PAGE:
Category Archives: Events

Multidimensional poverty measurement in the post-2015 development context

Side-event and webcast at the UN General Assembly

24 September 2013, UN, New York

Watch on-demand webcast coverage of the event

Highlights from the discussion

Press Release

Statement by Arsenio M. Balisacan, Secretary of Socioeconomic Planning, Philippines

Photo by:Christine Butler
The Multidimensional Poverty Peer Network held a special side-event to coincide with the High Level Meetings of the 68th Session of the UN General Assembly. The event addressed the future of multidimensional poverty measurement in the context of the post-2015 development agenda.

Call to actionpost2015_4

The Network, which includes governments of Colombia, Mexico, Chile, Philippines and Nigeria, along with the World Bank, UNDP and OECD, called upon the UN to adopt a new multidimensional poverty index (MPI) 2015+ (also described as an MPI 2.0) to track progress toward the new goals adopted after 2015.  The countries and institutions gathered together:

*   Recommended that the UN should adopt a new multidimensional poverty measure to complement the $1.25 a day income poverty measure, and urged the UN to adopt a new multidimensional framework for poverty reduction worldwide, as part of the post-2015 development strategy.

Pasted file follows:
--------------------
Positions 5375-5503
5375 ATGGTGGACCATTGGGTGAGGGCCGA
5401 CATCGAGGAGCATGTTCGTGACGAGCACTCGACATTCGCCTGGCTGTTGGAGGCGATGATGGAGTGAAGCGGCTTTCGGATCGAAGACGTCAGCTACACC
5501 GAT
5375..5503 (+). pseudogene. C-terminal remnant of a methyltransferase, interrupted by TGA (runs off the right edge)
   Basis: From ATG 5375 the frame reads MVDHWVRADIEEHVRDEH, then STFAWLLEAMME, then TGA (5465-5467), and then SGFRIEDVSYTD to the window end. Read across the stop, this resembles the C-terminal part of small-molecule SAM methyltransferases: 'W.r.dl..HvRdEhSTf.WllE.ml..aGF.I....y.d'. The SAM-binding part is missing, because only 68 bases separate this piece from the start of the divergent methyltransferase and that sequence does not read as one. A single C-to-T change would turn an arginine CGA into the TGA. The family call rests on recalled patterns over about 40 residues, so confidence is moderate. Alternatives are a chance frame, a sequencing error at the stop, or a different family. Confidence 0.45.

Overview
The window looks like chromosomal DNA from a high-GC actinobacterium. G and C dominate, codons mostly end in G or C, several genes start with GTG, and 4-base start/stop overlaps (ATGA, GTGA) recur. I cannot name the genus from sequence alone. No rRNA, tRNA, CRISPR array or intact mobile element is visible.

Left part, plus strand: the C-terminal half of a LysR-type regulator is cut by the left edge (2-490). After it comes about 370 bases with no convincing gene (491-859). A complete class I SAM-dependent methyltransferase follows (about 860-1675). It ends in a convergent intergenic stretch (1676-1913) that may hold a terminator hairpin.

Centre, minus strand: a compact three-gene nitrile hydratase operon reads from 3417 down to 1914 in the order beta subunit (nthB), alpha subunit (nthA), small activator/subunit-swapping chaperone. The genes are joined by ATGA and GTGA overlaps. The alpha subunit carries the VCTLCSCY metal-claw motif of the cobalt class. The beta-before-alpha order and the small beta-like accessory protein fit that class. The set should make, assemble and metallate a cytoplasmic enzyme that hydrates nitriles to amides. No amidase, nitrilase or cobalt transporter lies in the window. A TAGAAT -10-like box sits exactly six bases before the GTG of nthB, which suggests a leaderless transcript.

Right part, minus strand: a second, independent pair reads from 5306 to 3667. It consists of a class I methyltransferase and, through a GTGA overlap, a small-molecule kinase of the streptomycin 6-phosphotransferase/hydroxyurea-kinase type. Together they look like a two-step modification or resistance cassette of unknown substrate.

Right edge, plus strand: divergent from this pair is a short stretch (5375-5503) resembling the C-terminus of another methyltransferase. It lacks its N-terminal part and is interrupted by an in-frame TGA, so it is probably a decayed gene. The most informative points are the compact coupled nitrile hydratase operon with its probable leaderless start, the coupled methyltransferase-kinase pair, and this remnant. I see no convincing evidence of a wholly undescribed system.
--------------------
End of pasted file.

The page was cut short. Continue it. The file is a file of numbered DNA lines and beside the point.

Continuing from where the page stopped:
*   Called for the breaking apart of silos on poverty reduction, and for countries and international institutions to adopt a multidimensional, multisectoral approach to poverty reduction underpinned by multidimensional poverty measures.

*   Shared concrete ways in which national MPIs, whose indicators reflect national plans and country priorities, are being used for policy coordination, targeting, monitoring, and making visible real progress that income poverty measures overlook.

*   Were united in their calls for better data and better measures of poverty.

post2015_1At the national level, the governments of Colombia, Mexico, the Philippines, Nigeria and Chile called on other nations to embrace new multidimensional poverty measures due to their effectiveness for policy change. They stressed that it is essential to complement any international MPI with nationally adapted indices for poverty reduction.

Their calls highlighted the pioneering work being undertaken by Southern nations on global poverty eradication, and the importance of South-South learning in driving change and innovation.

The video of the event can be accessed via the link here.

Highlights of some of the discussion’s key points are available on the OPHI website here.

You can view Sabina Alkire’s presentation on building a multidimensional poverty index here.

To read a Guardian report on the meeting, visit their website here.

To read the statement given by  Arsenio M. Balisacan, Secretary of Socioeconomic Planning, Philippines see the National Economic and Development Authority’s (NEDA) website here.

Panelists at the event on 24 September included:

kopp_50 Gudrun Kopp, Parliamentary Secretary of State, Germany caballero_50 Paula Caballero, Director of Economic, Social and Environmental Affairs, Colombia
Hernandez_50 Gonzalo Hernandez, Director of the National Council for the Evaluation of Social Development Policy (CONEVAL), Mexico Balisacan_50 Arsenio Balisacan, Minister of Socioeconomic Planning, Philippines